Efforts to develop a treatment that stalls the memory-robbing devastation of Alzheimer’s disease have so far been unsuccessful, but scientists are making strides in another important area: the development of better tests to tell who has the condition.
Their aim is to develop more accurate, cheaper and less invasive tests to detect the biological markers of Alzheimer’s-induced changes in the brain.
At the recent Alzheimer’s Association International Conference in London, scientists presented early but promising data on a new blood test and a novel brain imaging technique. They also unveiled preliminary data on a study to investigate the potential clinical usefulness of a test that’s already on the market but isn’t widely reimbursed by insurance.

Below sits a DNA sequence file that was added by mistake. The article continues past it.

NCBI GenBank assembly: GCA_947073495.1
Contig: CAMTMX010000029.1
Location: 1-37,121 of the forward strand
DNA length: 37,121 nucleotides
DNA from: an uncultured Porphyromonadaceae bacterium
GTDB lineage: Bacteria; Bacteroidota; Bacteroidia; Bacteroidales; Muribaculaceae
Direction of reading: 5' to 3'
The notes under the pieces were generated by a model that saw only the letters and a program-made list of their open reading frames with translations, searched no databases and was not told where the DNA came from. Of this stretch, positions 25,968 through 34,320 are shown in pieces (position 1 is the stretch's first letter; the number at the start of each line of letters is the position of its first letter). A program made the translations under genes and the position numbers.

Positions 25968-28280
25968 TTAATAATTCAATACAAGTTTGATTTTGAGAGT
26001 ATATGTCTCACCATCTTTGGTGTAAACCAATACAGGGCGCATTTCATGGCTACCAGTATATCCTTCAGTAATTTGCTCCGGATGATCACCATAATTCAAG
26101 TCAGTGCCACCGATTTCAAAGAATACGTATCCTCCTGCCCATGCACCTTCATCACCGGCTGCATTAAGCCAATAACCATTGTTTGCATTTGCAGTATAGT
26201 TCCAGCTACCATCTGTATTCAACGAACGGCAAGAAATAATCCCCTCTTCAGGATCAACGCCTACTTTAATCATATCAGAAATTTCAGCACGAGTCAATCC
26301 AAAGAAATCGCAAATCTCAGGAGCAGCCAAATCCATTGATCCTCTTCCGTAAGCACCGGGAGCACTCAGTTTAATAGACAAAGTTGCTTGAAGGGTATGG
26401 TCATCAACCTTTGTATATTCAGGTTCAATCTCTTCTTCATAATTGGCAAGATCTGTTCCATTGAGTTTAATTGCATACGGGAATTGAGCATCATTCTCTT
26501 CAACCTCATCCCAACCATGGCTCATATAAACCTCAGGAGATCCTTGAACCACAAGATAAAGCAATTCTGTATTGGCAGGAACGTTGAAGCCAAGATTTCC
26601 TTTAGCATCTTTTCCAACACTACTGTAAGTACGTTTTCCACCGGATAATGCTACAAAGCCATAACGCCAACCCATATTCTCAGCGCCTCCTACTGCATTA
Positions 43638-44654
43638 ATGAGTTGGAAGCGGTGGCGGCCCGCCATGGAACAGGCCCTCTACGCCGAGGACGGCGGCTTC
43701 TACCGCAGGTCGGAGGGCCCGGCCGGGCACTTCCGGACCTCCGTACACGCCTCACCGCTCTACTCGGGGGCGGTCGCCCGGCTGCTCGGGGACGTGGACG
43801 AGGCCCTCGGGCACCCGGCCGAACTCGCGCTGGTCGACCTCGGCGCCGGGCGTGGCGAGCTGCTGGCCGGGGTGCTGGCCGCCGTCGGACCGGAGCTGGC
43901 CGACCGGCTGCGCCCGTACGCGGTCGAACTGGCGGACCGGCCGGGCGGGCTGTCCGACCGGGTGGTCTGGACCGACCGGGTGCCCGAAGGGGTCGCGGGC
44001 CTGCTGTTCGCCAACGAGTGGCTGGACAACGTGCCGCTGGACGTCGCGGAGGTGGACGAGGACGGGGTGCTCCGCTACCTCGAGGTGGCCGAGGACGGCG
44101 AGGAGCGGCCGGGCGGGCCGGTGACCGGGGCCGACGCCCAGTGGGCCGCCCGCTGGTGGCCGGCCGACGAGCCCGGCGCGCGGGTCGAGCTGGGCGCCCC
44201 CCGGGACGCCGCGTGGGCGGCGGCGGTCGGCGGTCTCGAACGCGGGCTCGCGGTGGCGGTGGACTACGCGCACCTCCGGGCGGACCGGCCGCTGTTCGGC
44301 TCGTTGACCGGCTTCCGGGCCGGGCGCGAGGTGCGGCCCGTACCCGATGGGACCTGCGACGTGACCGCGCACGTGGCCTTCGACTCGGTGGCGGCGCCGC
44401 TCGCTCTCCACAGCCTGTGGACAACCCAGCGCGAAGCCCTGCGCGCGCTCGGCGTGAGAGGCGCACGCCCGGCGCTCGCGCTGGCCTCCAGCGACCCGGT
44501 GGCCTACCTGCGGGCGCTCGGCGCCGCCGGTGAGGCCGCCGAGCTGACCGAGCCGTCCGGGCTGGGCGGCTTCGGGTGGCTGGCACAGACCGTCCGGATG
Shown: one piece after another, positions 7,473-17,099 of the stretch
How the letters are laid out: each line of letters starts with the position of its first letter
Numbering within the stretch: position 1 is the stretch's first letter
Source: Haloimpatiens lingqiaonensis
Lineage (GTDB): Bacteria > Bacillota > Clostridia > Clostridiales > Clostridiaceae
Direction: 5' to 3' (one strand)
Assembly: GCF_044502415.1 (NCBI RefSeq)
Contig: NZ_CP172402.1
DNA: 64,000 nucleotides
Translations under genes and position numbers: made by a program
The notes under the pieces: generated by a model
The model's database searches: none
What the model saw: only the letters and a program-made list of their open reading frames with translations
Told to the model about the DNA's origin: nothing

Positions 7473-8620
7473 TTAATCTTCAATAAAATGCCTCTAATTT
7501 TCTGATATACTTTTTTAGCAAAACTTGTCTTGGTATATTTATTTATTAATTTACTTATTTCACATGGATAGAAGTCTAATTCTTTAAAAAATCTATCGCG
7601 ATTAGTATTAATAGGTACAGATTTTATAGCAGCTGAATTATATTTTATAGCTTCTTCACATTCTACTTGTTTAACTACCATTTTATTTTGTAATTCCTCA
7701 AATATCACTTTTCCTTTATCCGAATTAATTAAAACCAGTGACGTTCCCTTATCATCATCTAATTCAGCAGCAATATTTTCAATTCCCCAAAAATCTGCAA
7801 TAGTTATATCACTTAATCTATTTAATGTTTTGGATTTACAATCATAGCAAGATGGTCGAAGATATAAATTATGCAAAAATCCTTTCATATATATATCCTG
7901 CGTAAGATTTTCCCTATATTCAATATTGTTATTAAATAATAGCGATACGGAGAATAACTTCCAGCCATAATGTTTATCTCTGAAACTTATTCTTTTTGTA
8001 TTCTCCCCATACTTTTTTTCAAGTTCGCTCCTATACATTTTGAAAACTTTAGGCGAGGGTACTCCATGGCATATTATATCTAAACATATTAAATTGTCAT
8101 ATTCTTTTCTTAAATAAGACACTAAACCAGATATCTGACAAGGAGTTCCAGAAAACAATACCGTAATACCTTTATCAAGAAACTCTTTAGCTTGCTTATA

Alzheimer’s is characterized by changes to the brain involving clumping of a protein called amyloid and another called tau — pathologies that until the last decade or so could only be seen upon autopsy.
The biomarker tests available to date focus primarily on detecting amyloid. These tests are generally used only for research purposes because they can be expensive or require special technology. They are meant to be used for ruling out Alzheimer’s in patients who already have memory problems.